Wednesday, August 18, 2010
I am proud to call myself a Pagan. I take the term quite literally, not from the aberration of its meaning placed on it by others. A pagan is simply one who lives in the country ways.
Oh, sure, you can say, “I too am a Pagan; I don’t live in a city”. But do you practice the country ways?
When you travel daily through your country life, do you take time to admire the trees, the flowers, the clear sky and the sun? While passing along the country paths do you say hello to brother bird, Mrs. Woodchuck, little hopper rabbits, friendly doe and young, strong horses, and even Sir Snapping Turtle? Do you see them as fellow residents of your area or are they a nuisance to you?
I was enthralled by the “Paganism for a New Age” course. I have studied Druidism, Celtic Shamanism and I was raised in the Native American ways. I have always been interested in the concurrence of beliefs of various religions, sadly what are known as pagan religions. This course showed me the similarities and the coexistence of belief systems that occurred all around the world, created by their own impetus. Isn’t it a wonder how many different tribes, clans, or nations of people could come to the same conclusions without interactions across continents? Yes, the names may be different, the styles slightly askew, but if you look deep into the theological meanings of the elements of the religions you will find common threads, common ideas, common beliefs.
I believe in cosmic consciousness. I believe the universe to be nothing more than the amalgamation of all our knowledge, and thus far, the universe is growing.
Now, however, I am afraid. We see fundamentalist religions growing around the world. We see intolerance taking place, we see even cousins fighting each other over simple interpretations of the same dogma. Fortunately, their attention is primarily within. However, even in the United States the polls indicate that 70% of registered voters want our President to have a strong belief in his or her faith. What they neglect to mention is that it had better be a mainstream, Christian faith.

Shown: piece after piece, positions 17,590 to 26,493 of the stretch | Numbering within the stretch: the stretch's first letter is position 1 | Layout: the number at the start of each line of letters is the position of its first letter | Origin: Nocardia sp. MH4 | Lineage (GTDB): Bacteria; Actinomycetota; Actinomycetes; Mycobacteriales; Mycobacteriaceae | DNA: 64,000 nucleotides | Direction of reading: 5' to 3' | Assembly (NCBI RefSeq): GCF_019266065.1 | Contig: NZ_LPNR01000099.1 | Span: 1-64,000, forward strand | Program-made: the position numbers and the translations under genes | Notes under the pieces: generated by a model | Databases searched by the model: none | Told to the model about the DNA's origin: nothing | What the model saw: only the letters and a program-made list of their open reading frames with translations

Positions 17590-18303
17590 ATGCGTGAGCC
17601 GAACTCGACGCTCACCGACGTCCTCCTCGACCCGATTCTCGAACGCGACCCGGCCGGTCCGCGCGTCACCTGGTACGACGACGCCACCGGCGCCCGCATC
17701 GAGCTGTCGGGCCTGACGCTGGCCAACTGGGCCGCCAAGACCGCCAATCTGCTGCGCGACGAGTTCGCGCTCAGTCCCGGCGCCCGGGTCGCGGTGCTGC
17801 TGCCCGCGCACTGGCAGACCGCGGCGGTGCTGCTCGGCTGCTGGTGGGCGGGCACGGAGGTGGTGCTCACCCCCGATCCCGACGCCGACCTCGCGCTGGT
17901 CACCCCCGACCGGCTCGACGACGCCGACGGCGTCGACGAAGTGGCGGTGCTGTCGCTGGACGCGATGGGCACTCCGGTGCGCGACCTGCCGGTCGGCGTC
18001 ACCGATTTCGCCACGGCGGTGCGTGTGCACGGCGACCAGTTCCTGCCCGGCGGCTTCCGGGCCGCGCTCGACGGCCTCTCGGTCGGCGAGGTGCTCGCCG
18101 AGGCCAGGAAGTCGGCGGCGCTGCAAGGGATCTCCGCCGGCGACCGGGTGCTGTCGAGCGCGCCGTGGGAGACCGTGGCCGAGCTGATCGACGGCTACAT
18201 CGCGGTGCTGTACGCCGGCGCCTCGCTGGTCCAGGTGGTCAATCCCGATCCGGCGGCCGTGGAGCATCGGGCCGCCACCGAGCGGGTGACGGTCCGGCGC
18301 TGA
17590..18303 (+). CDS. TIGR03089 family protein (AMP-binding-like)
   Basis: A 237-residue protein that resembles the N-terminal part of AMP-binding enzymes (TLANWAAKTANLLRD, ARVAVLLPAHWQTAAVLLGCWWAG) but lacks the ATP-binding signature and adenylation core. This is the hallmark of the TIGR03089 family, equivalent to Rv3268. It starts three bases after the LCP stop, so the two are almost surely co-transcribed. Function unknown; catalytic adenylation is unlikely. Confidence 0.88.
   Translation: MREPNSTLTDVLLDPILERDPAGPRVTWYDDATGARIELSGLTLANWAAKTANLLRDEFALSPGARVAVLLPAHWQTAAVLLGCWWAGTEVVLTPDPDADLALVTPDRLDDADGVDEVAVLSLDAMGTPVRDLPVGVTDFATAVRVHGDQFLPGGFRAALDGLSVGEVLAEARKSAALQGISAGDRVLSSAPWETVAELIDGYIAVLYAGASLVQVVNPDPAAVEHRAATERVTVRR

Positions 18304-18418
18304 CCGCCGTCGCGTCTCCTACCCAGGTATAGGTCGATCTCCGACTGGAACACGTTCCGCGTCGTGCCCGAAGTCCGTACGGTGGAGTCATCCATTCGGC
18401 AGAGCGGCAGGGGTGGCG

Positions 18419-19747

What would happen if a Druid were elected President? Would he or she be allowed to truly practice their religion? I think not; after all, this country was founded by PURITANS, people that insisted that religion be practiced in a one PURE way.
My ancestors are Celtic and Native American. They all practiced country ways but never called themselves pagan. I am sorry for that, yet it was hard enough for them to admit the native American heritage, let alone their religious beliefs.
What did happen when the Native Americans practiced their pagan religion? One only needs to look back barely a century ago when the Ghost Dancers were certain that the ancestral spirits would return to help them regain their tribal lands. First the Ghost Dancers were banned from practicing their dances, yes, only a dance. Eventually out of fear, the Ghost Dancers were slaughtered, killed in their homes on “safe” reservations.
I believe that the numbers of people that practice the country ways, the people that practice a pagan religion, are growing. I meet more and more people that are questioning the ways of organized religions every day. That is the main reason we need to be fearful, our numbers are growing.
Look back in history or look in today’s newspaper. What do you find? People who practice religions that are out of the mainstream, or are not exactly in accordance with the pure teachings of the Torah, the Koran or the Bible, are banned and frequently killed. The Shias and the Sunnis illustrate this perfectly. They kill each other.
I learned a great deal from the Paganism course and I look forward to learning more from the seminary, but as a Pagan, I remain fearful. The fundamentalist Christians, Jews and Muslims all scare me.
They’re going to kill us again, you know.
Rev. David Schankin
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